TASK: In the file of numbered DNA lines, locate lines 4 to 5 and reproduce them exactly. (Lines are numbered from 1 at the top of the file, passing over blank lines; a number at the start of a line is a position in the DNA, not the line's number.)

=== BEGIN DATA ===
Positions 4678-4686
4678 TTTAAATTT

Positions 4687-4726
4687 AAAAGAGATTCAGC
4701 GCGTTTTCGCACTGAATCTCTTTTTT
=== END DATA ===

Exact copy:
4687 AAAAGAGATTCAGC
4701 GCGTTTTCGCACTGAATCTCTTTTTT